In this blog, my question is less the (extremely important) managerial side of it, and the ethical one. Here, my question is: Was this torture?

Wikipedia defines torture as following: “Torture is the act of deliberately inflicting severe physical or psychological pain and possibly injury to a person (or animal), usually to one who is physically restrained or otherwise under the torturer’s control or custody and unable to defend against what is being done to him or her.” (, accessed Dec 22 2014, 12:55 local time in NYC).

Was the slapping causing severe physical pain? Was the psychological pain severe, like for example that the suspect would not know whether the slapping would be more painful the next time it would happen?

James Mitchell, one of the two chief architects of the CIA program including waterboarding and other horrible forms of torture (I will correctly refer to everything in later blogs on this topic) is quoted In as saying to the news service “Vice”: “It’s like any sort of thing you fear: The closer you get to it the next time, the more you struggle to get out of it and find an escape. So the moment [a detainee] was most susceptible to beginning to provide information was just before the next waterboarding session.”

The same principle, obviously. Was it torture what happened to the suspect in that holding cell 1976? In my view, a definite “Yes”.

In my German Criminal Procedural Law, we name the application of methods like these “Prohibited Methods of Interrogation”. Any action, including cheating, establishing a false belief, tricking the suspect into revealing something he or she would not have decided to do if he or she would have known the intentionally and actively falsified reality, or abuse, including through violence, falls under it. The result is that the Police Officer applying a prohibited method of interrogation can commit a crime, at least if he does what this detective mentor did.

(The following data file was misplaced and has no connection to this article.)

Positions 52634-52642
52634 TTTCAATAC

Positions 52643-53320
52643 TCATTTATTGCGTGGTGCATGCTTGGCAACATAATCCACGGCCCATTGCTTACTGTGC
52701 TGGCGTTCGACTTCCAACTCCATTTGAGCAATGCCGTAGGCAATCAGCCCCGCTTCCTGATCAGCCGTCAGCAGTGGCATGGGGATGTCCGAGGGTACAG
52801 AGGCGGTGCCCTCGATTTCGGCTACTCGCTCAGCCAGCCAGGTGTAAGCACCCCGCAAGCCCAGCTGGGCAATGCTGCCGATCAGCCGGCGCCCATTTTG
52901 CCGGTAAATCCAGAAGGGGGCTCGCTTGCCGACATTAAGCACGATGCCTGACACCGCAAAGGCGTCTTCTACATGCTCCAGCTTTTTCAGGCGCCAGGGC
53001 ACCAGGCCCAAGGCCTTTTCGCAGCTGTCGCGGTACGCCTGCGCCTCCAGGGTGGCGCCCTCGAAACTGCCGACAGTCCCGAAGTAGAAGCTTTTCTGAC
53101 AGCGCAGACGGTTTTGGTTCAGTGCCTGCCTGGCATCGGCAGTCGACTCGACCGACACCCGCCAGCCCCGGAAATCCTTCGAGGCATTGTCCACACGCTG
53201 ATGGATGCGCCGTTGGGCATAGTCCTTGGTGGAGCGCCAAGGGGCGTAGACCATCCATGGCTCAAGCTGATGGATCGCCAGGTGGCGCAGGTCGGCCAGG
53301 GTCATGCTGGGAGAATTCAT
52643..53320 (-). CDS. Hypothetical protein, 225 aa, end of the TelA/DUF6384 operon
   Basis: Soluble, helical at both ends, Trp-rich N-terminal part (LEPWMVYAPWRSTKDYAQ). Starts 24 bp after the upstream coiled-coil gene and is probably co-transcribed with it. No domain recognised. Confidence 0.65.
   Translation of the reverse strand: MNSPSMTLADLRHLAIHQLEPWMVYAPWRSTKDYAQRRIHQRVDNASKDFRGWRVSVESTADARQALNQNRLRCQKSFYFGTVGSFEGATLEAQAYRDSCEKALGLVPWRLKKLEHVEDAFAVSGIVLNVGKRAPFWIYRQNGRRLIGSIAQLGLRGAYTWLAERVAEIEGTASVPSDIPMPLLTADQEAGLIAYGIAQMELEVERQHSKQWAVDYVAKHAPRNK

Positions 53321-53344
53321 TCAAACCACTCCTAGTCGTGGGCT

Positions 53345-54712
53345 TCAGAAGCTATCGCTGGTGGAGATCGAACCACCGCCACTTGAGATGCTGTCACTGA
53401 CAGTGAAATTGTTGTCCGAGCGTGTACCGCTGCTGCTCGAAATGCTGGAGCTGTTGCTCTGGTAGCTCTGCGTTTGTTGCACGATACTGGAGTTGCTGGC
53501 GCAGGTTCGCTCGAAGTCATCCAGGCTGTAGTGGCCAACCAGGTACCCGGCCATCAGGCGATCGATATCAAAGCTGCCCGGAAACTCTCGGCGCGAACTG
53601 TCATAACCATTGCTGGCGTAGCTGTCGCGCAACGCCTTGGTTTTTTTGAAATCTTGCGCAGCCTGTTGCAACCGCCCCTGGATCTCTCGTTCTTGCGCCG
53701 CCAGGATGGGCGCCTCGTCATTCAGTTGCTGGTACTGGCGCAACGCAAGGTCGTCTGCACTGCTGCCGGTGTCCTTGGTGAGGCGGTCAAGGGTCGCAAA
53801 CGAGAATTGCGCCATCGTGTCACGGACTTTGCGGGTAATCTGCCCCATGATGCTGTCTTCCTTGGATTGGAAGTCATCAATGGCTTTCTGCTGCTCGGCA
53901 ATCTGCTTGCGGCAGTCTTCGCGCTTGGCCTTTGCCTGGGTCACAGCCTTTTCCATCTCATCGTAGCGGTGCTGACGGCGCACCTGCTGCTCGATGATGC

The United Nations Convention Against Torture can be found here:

Article 1 and 2 of this Convention read as follows:

Article 1

  1. For the purposes of this Convention, torture means any act by which severe pain or suffering, whether physical or mental, is intentionally inflicted on a person for such purposes as obtaining from him or a third person information or a confession, punishing him for an act he or a third person has committed or is suspected of having committed, or intimidating or coercing him or a third person, or for any reason based on discrimination of any kind, when such pain or suffering is inflicted by or at the instigation of or with the consent or acquiescence of a public official or other person acting in an official capacity. It does not include pain or suffering arising only from, inherent in or incidental to lawful sanctions.
  2. This article is without prejudice to any international instrument or national legislation which does or may contain provisions of wider application.

Article 2

  1. Each State Party shall take effective legislative, administrative, judicial or other measures to prevent acts of torture in any territory under its jurisdiction.
  2. No exceptional circumstances whatsoever, whether a state of war or a threat or war, internal political instability or any other public emergency, may be invoked as a justification of torture.
  3. An order from a superior officer or a public authority may not be invoked as a justification of torture.

I stop here. In my next blog on this issue, I will give other examples, two that formed my ethical view on torture, and one in which I acted decisively, myself.

To be continued, hang in there!